Is The Book Always Better?- Stephen King’s Film Renaissance


Daniel Cruse, Messenger Reporter

In recent years the box office has been suffering more and more as time goes on, and critics and audience members alike seem to be getting worn out by the unoriginal, formulaic movies that have been plaguing theaters for years. Sequels and series that overextend their welcome are finally getting the negative recognition that many filmgoers have been eagerly awaiting. Adaptations seem like a good compromise, as studios do not have to work to create entirely new stories but turning a book into a film can leave viewers with fresh material to enjoy. And when it comes to books that could make good movies, Stephen King is an author with an extensive catalog waiting to be adapted.


Many of the classic movies in years past have been based on King’s works, such as The Shawshank Redemption, The Shining, Stand By Me, and many more. While some of his adaptations have not been as successful, this past year proved that the magic of his novels can transition to film. While The Dark Tower may have been a critical and commercial flop (a 90 minute movie that adapted 8 books worth of material didn’t exactly seem promising), Andy Muschietti’s adaptation of King’s coming of age, monster story It was a success with critics and audiences and also did a decent job of sticking to the major plot points of the book while changing minor details to make it original.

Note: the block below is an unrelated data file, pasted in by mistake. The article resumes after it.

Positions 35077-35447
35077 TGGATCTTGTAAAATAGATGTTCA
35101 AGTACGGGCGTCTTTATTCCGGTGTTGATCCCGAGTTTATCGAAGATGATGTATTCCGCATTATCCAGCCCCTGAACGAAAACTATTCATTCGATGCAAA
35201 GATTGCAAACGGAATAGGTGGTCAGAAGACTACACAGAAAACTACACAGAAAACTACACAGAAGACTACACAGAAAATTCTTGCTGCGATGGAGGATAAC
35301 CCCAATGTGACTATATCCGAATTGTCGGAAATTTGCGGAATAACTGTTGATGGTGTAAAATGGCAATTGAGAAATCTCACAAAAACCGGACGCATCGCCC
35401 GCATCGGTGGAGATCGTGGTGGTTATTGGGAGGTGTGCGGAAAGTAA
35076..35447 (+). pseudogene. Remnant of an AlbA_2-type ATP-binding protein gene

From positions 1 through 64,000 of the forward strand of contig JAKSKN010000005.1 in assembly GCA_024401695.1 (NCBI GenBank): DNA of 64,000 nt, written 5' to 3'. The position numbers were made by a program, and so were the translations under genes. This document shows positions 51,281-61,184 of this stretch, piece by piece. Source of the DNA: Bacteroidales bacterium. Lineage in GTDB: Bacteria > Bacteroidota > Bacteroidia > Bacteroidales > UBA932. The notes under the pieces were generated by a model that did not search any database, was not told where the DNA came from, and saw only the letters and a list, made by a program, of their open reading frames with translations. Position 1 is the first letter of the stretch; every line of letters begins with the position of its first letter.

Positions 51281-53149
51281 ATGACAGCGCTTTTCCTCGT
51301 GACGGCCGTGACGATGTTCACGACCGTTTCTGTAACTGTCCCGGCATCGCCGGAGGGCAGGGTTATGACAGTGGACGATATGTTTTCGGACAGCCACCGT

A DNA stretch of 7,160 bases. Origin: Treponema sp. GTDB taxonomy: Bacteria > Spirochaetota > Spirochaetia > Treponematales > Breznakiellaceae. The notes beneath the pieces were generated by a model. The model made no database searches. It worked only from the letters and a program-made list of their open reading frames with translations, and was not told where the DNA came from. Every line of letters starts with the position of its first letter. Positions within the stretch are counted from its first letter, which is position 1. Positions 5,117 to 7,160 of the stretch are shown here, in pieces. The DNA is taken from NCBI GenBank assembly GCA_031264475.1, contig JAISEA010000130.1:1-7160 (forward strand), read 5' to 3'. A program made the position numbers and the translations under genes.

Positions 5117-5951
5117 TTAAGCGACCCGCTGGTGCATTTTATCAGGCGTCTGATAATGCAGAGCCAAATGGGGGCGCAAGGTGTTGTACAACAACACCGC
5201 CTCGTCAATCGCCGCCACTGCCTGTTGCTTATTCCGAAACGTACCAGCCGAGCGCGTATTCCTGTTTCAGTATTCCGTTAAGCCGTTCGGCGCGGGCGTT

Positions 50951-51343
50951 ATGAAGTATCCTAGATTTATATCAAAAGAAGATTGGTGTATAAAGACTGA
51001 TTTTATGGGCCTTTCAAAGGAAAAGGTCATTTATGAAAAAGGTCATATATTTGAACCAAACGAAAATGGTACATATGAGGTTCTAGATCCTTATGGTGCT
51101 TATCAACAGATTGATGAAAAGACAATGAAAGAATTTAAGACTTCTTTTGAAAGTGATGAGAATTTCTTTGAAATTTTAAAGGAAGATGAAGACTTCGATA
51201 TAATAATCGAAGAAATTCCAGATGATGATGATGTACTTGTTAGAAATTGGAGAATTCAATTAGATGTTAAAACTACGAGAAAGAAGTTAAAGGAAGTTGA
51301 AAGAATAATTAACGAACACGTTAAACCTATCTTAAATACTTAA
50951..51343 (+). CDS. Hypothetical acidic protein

The hope that is shared by many readers, including myself, is that producers will finally realize that a book adaptation without interference by the studios can stay close to the source material and still be a successful film, after all It is now the highest grossing horror movie of all time.


Many production companies have jumped on the revived King bandwagon as fast as possible, with Netflix adapting 1922 and Gerald’s Game, two of King’s stories, and Hulu is producing a series based on many of his books as well. This is exciting for readers of Stephen King’s work as we can hope to get more successful adaptations, but it also sets a hopeful precedent for any book readers that film adaptations can be good in their own right. While few movies truly have outshined the source material of their respective books, one can hope that in the future we can lay to rest the phrase “the book was better” for good.